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E-cigarettes have been with us for some time but their use has become prolific in the last couple of years. The debate as to whether they are safe to use, and if they can be a useful tool in helping people to stop smoking, rages on, producing frequent mentions in media reports. The result of this is that it can be difficult to keep track of the current thinking on the safety and benefits, or otherwise, of e-cigarettes and this is an important consideration for the many pharmacy businesses which sell them.
E-cigarettes are currently unregulated. However, this will change in 2016 when the majority of the provisions of the 2014 European Commission’s revised Tobacco Product Directive come into force in the UK. This change to the legislation will require manufacturers and importers of e-cigarettes to provide certain information. This will include a list of ingredients and emissions; information about the nicotine dose and toxicological data. The UK will also be required to ensure that packets of e-cigarettes, together with refill containers, include an information leaflet which provides instructions for use and storage and information about contraindications. The changes will also require all outer packaging to display a health warning. Until the new rules come into force, where appropriate, the MHRA is trying to encourage manufacturers to apply for a marketing authorisation under the legislation which governs medicinal products and medical devices. Doing this will bring manufacturers within the existing regulatory framework in the UK.
Although e-cigarettes are not yet licensed, they can be advertised, and in November 2014 changes were made to the rules governing their advertising. As a consequence, adverts on television can now show e-cigarettes, although there are restrictions on when the adverts can be shown, the age of the actors, and who they can be aimed at. Indeed at the end of December 2014 there were news reports about three adverts having been banned by the Advertising Standards Authority on the grounds that two of them glamorised the use of e-cigarettes in a way that indirectly promoted the use of tobacco, and that the third could encourage non-smokers to use e-cigarettes. The new rules will be reviewed in 12 months and, in addition, the revised Tobacco Product Directive contains restrictions on the advertising of e-cigarettes which will come into force in due course.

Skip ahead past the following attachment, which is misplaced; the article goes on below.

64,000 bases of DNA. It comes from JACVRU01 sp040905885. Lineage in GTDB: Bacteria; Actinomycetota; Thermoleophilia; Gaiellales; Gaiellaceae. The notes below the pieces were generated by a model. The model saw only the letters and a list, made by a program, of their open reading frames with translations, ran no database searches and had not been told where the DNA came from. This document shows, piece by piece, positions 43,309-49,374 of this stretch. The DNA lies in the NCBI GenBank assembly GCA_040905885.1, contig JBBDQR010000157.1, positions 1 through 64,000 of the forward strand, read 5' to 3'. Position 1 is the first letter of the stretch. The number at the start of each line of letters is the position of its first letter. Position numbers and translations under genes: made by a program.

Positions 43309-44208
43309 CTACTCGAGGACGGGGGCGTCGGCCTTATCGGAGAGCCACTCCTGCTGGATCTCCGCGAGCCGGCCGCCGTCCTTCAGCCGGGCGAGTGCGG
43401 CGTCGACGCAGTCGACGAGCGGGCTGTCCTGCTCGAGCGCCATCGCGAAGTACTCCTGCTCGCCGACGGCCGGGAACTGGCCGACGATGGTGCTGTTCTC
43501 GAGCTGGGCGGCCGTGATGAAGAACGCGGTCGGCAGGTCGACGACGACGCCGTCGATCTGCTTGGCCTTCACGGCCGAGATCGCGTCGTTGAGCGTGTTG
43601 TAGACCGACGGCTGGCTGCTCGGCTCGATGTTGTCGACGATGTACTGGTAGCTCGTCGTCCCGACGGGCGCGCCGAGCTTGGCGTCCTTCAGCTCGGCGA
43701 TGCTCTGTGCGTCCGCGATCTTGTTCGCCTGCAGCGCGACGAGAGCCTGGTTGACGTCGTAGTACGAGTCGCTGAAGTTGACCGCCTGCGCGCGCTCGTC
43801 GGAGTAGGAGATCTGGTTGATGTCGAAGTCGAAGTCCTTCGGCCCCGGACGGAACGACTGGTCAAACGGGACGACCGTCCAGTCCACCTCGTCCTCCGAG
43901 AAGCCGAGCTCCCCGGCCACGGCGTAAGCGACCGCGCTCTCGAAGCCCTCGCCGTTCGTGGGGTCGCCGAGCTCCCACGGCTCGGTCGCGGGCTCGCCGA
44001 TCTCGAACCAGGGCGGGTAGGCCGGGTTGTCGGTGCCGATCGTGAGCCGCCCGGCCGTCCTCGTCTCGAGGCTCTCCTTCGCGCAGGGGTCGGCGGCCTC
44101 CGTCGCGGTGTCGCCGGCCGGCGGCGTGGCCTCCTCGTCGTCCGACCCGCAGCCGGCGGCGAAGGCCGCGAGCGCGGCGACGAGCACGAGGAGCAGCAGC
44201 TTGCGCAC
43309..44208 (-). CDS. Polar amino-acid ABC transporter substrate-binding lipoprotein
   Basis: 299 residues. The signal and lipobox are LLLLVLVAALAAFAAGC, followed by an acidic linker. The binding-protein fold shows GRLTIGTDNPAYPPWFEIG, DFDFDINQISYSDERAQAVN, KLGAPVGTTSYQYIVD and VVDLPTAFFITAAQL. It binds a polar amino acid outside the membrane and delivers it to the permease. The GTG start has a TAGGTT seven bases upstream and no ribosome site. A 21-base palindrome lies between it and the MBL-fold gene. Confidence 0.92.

There have been many reports in the media about the possible benefits and risks of e-cigarettes. For example, the World Health Organisation issued a report in August 2014 in which it concluded that there was insufficient evidence to confirm whether the use of e-cigarettes helped people to stop smoking, or not, and that until further studies had been carried out steps should be taken to address health concerns such as banning their use indoors. A Cochrane Review published in December 2014 concluded that evidence from previous studies suggested that the use of e-cigarettes may help smokers to stop smoking in the long term. However, the authors pointed out that the results needed to be treated with caution in view of the limited number of studies which had been carried out, and the limited number of participants.
Many pharmacies sell e-cigarettes, as doing so is not prohibited. However, due to the possible dangers of un-regulated products being sold in the UK, pharmacy representative bodies have urged pharmacists to take a cautious approach when deciding whether or not to sell them. For example, the Royal Pharmaceutical Society has said that once e-cigarettes are regulated, pharmacists can supply them confident in the knowledge that they will be safe, and that they will meet the necessary standards. This advice has been echoed by the Royal Pharmaceutical Society of Northern Ireland which has published an open letter to pharmacists in which they are reminded to make the “safety and welfare of patients your prime concern” when deciding whether to sell e-cigarettes. The GPhC has said that whether or not to sell e-cigarettes is a matter for a pharmacist’s professional judgment. However, the regulator has also indicated that when making this decision, it will expect pharmacists to have consulted available guidance, such as that issued by the RPS and MHRA.
So, until the Tobacco Product Directive comes into force in the UK, it will be up to pharmacists to make their own decision about whether or not to sell e-cigarettes. However, in light of the views expressed by the GPhC those who decide to do so should be prepared to be able to justify their decision, if necessary, and should keep a careful eye on any updates to relevant guidance published by the GPhC, RPS and MHRA, in case the position regarding the safety or efficacy of e-cigarettes should change.
The above is a general overview and we recommend that independent legal advice is sought for your specific concerns. Please contact Rachel Warren at firstname.lastname@example.org if you have any queries. Rachel Warren is a Solicitor and Senior Associate in the Healthcare Team at Charles Russell Speechlys